Small doc crew spanned the world

Traveling light helped the Global Metal gang shoot their sequel doc in Israel, Dubai and Tiananmen Square, though they were turned away from Iran

The follow-up to Metal: A Headbanger’s Journey by Sam Dunn and Scot McFadyen was prompted by metalheads around the world.

The fans loved the 2005 doc, ‘but told us there was more to do,’ says Dunn. ‘We’d neglected to look at countries outside the west, and they wanted to be heard.’

For Global Metal they filmed ‘a cross-section of cultures from China to Israel and Indonesia to Dubai,’ says McFadyen. ‘We tried to get into Iran, but that was around the time a Canadian journalist had been killed and western tourist visas were few.’

Interviews with members of Metallica and other bands including X Japan and Tang Dynasty mix with comments from worldwide concert-goers as the film explores globalization through the lens of heavy metal music. ‘Not only how metal performances vary across the world, but how the music speaks to larger issues, from power and class to religion and tradition,’ says Dunn.

The resulting 93 minutes is a whirlwind of juxtapositions. Bollywood clips mix with the pounding fists of an Indonesian metal crowd; Kiss takes the stage and is likened to kabuki; sweeping landscapes give way to seas of sweaty fans rocking out.

Global was shot on a $1.5-million budget through the fall of 2006 and spring of ’07, under the banner of Banger Productions, and is distributed by Seville Pictures. The doc has already screened at roughly 25 film festivals and has opened in Quebec. It played last week during Toronto’s NXNE music festival and arrives in Toronto and Vancouver theaters on Friday.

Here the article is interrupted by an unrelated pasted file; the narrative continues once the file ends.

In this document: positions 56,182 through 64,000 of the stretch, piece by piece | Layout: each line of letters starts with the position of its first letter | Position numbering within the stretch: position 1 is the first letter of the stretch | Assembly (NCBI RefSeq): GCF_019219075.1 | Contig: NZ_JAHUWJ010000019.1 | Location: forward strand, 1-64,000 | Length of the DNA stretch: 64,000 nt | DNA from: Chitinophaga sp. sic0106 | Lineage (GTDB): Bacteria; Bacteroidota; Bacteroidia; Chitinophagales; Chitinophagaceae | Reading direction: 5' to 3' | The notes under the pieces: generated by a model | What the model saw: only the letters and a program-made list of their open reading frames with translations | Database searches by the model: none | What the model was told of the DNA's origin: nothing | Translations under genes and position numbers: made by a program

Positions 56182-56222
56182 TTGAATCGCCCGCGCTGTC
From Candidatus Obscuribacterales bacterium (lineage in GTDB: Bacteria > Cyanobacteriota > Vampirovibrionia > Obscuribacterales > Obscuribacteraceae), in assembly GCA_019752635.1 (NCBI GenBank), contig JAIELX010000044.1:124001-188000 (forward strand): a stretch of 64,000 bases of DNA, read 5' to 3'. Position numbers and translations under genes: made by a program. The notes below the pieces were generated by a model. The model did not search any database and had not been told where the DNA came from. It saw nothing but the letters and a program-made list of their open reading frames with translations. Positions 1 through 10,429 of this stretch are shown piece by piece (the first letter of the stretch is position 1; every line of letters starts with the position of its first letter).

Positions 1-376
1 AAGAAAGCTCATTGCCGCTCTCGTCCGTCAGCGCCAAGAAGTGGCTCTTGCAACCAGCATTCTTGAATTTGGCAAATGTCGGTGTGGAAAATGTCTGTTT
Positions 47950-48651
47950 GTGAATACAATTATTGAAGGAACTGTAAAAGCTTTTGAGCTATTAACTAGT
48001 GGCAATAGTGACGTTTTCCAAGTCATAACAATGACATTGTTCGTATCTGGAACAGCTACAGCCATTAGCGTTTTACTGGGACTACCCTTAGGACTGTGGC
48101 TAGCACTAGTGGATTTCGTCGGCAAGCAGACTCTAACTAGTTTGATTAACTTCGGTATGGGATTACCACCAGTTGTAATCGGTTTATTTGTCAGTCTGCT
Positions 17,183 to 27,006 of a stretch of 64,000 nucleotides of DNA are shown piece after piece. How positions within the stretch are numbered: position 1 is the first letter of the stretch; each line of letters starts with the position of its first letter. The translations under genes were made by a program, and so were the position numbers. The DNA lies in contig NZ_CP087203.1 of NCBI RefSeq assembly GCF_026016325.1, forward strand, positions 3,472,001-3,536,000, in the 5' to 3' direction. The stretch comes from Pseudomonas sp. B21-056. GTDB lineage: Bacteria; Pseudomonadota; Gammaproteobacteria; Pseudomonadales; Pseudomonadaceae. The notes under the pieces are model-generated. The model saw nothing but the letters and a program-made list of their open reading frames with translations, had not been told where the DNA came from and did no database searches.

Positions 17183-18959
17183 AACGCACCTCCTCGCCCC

A six-person crew allowed the team to leave a very small footprint and travel inconspicuously.

‘Any bigger a crew and you start to raise alarm bells when you walk into places like Tiananmen Square,’ says McFadyen.

Dunn and McFadyen again produced, wrote and directed, working with DOP Martin Hawkes and editor Christopher Donaldson. Victoria Hirst coproduces with execs David Reckziegel, John Hamilton and Noah Segal.

Dunn found that in cultures with a longer history of heavy metal, cultural traditions and influences are moving into the music. ‘You couldn’t put traditional Israeli music into westernized rock, but they can,’ he says.

In Japan, Megadeth ex-guitarist Marty Friedman created a unique collaboration, adding vocals from a dozen Japanese school girls — singing ‘Death Panda! Death Panda!’ — to his guitar skills, set against a cartoon video backdrop.

‘It’s kind of metal meets Japanese girl choir meets anime, all creating this hybrid of the musical genre,’ says Dunn. ‘It’s interesting, heavy metal in Japan. The rules are totally different. You could never do that here, but there, it works.’

Global Metal has sold in 30 countries, with Warner Bros. set to distribute it in the U.S., the U.K. and Mexico.

New projects for McFadyen and Dunn include editing over 450 hours of footage into a two-hour doc on Iron Maiden. Expected to premiere in October at the London Film Fest, the project was commissioned by the U.K.’s EMI. Also on the go is a doc about Rush, for which they are finalizing financing.

‘They’re Canada’s biggest metal band, but they’ve never had a doc,’ says Dunn.